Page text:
All people are gifted. As an emergency room physician, I see a wide variety of gifts, such as yodeling, knitting, and swearing (mostly swearing). One gift I rarely see is math. As a whole, the U.S. sucks at math. When compared with other nations, the U.S. ranks 32nd in math (though first in confidence). Despite this, we expect mathematical coherency from our drunkest friends.
I enter the room to find Mom. The chief complaint was “assaulted.”
Me: Hi, I’m here to evalu–
Mom: He’s in the shower.
Me: Excuse me?
Mom: He’s in the shower.
Me: We have a shower?
Patient (drunken shouting): I’m in the shower!
Me: Why is he in the shower?
Mom: I’m not sure.
Patient: I was cold!
Mom: He was cold.
Me: But … he’s been assaulted?
Mom: The doctor’s here to see you!
Patient (drunken anger): I’M TAKING A SHOWER!
Me: Are you in pain? (pause)
Patient: Um, yeah, it’s 10/10, but come back later!
Mom: Can you come back later?
Me: I guess I’ll come back later.
Patient begins singing Michael Jackson’s “I’m Bad” loudly.
I leave the room confused, in part because a 1980s song sung so enthusiastically by a person in the worst pain imaginable seemed odd. Also, who uses an ED’s shower?
My next patient, a 22-year-old with no history, had back pain. Jimbo’s father accompanied him because Jimbo had been self-medicating with beer.
Me: Hi there, Jimbo. What brings you in?
Jimbo: I got back pain.
Me: OK, when did this start?
Jimbo: I dunno.
Jimbo: Maybe 3 weeks ago?
Me: Are you asking me?
Jimbo: I dunno.
Me: OK, where does it hurt in your back?
Jimbo: It hurts IN my back (he gestures vaguely over his right shoulder).
Jimbo (leans forward, twists completely to the right to grab his dropped remote, and then twists completely to the left for his video game): It hurts EVERYWHERE!
Me (straight faced): I see. It says here you have 10 out of 10 pain.
Jimbo (a bit peeved): That’s wrong.
Me (a little relieved): Oh?
His father then interrupts.
Dadbo: Yeah, your scale’s wrong.
Me: Well, 0 is no pain, 10 is the worst possible pain. So how’s it wrong?
Dadbo: Yeah. Well, sometimes pain is bigger than 10.
Me (getting queasy): Uh-huh.
Dadbo: Sometimes, I have 15 out of 10, but if it’s gettin’ pretty bad, it’s a 20/10.
Me: I see.
Jimbo: Yeah, I told the nurse it’s a 20/10.
Me: I see. Did you take anything for it?
Jimbo: Yeah, Dad gave me some Norco yesterday, but it still hurts.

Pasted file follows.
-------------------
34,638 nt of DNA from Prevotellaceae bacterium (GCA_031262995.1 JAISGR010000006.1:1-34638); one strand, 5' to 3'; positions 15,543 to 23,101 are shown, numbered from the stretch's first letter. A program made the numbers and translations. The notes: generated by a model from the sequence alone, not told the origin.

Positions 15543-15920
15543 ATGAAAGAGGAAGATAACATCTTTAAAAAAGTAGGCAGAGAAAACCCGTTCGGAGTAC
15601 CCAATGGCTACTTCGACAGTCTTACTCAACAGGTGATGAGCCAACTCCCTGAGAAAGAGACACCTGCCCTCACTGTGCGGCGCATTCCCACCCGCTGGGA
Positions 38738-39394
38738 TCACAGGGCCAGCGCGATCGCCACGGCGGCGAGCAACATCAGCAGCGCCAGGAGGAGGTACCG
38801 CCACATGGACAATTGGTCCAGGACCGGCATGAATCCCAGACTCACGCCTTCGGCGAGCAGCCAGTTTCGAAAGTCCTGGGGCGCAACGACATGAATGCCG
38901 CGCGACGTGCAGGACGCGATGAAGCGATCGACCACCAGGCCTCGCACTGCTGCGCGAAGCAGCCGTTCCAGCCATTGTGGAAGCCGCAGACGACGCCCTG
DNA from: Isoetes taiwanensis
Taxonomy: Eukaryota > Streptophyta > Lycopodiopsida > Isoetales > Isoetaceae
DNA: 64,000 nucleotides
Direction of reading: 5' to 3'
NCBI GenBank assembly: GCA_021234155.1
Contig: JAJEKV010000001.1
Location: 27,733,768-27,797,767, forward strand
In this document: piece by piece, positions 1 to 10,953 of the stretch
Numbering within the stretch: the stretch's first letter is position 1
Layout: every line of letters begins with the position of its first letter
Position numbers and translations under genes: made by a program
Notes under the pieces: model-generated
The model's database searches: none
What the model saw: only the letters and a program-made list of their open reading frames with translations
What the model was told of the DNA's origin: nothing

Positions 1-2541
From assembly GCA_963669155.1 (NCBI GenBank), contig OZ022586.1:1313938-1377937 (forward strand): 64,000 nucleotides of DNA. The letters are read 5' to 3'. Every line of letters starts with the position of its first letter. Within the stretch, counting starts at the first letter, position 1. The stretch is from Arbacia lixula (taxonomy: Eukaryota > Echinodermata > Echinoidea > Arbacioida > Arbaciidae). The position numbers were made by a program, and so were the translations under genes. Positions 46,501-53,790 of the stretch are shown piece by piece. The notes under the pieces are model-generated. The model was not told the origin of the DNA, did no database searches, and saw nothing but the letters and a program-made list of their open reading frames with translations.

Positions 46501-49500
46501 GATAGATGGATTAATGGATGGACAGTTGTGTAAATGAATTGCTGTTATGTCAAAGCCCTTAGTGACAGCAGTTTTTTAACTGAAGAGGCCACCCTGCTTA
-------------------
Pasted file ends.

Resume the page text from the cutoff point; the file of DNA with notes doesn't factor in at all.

As physicians, we’re driven by numbers. Blood pressure, temp, pulse, oxygen saturation — all these greatly influence our decision on the best course of action. Our desire to quantify everything often overrules logic. Emergency departments frequently encounter absurd situations rarely seen anywhere else. We crave logic, yet receive insanity, which fuels our desire for more coherence. The pain scale demonstrates this perfectly. It can work well; however, with some patients, it can be a cumbersome and dangerous double-edged sword. No one is arguing against treating pain, just how we quantify it.
Personally, hearing about 20/10 pain is like an unpoppable zit on my soul. Possibly, my own desire to obey the laws of mathematics creates this pet peeve. Ever watch Maury?
TV Guy 1: How sure are you that you are not the father?
TV Guy 2: I’m 200% sure. Nah, wait a minute, I’m 300% sure I’m not the father!
If we require a scale, then I propose one without numbers. I understand that people demonstrate and experience pain differently, but a non-numeric scale could still provide that information, while at the same time maintaining some semblance of sanity. Here are a few options.
A pain scale based around childhood toys. Nostalgia can be palliative. “Sir, on a scale from Silly Putty to Slinky, would you say your pain is a Furby, or even as bad as a Teddy Ruxpin?”
Perhaps a color-oriented pain scale? “Sir, on a scale from fuchsia to sea foam, you seem to be about a periwinkle.”
I am a little hesitant to use the alphabet. I see myself asking about a scale of A to Z, but patients might respond … “I’m all the way to ‘won’t you sing with me?’ ”
Then I realized the problem. Currently, the scale is set up so that you almost want to have a high number. You do not want to come into an emergency department and complain of a mere 2/10 pain. No way! That’s pathetic! Thus, anything under a 6 is pretty much off limits. Thus, the new pain scale must make being pain-free something to desire. This is when I came up with … the animal scale.
Read carefully here … Cute, cuddly animals are the worst pain, and cool, scary animals are the least pain. If you rate your pain “great white shark,” you have no pain. However, if you are kitten, I will start the morphine. No one wants to be a puppy when you could be a honey badger.
Armed with my new pain scale, I returned to my showering assault victim. I learned about his assailant: a large flat piece of concrete that, though nonmobile and firmly attached to the Earth, managed to give our showering hero a face hug.
Him: My pain is a bunny. Wait, no … not man enough. I’m at least a goat.
Me: At what pain level do you think you would feel comfortable? Don’t you want to be a jaguar?
Him: Heck, yeah, I do. Give me something to eat and some Vicodin, and this jaguar’s good to go.
Me: Have some Tylenol, and we’ll compromise at woodchuck.
Back to Jimbo.
Me: How’s your pain?
Jimbo: My what?
Me: Your back pain, remember? How do you feel?
Jimbo: I’m a Komodo dragon!
Me: Glad to hear it.
See how much better that feels? No one wants to be a chinchilla. Granted, the scale might have to be adjusted for 8-year-old girls, crazy cat ladies, or My Little Pony enthusiasts (a.k.a. Mel Herbert). Pretty soon we can all be making statements about patient pain that make us all feel better.
“Ma’am, I understand you’re currently a piglet, but with a little medication, we’ll make you a T-Rex in no time.”
Rob Brandt is a an emergency physician and a columnist for ACEP News. He blogs at Read more Brandt.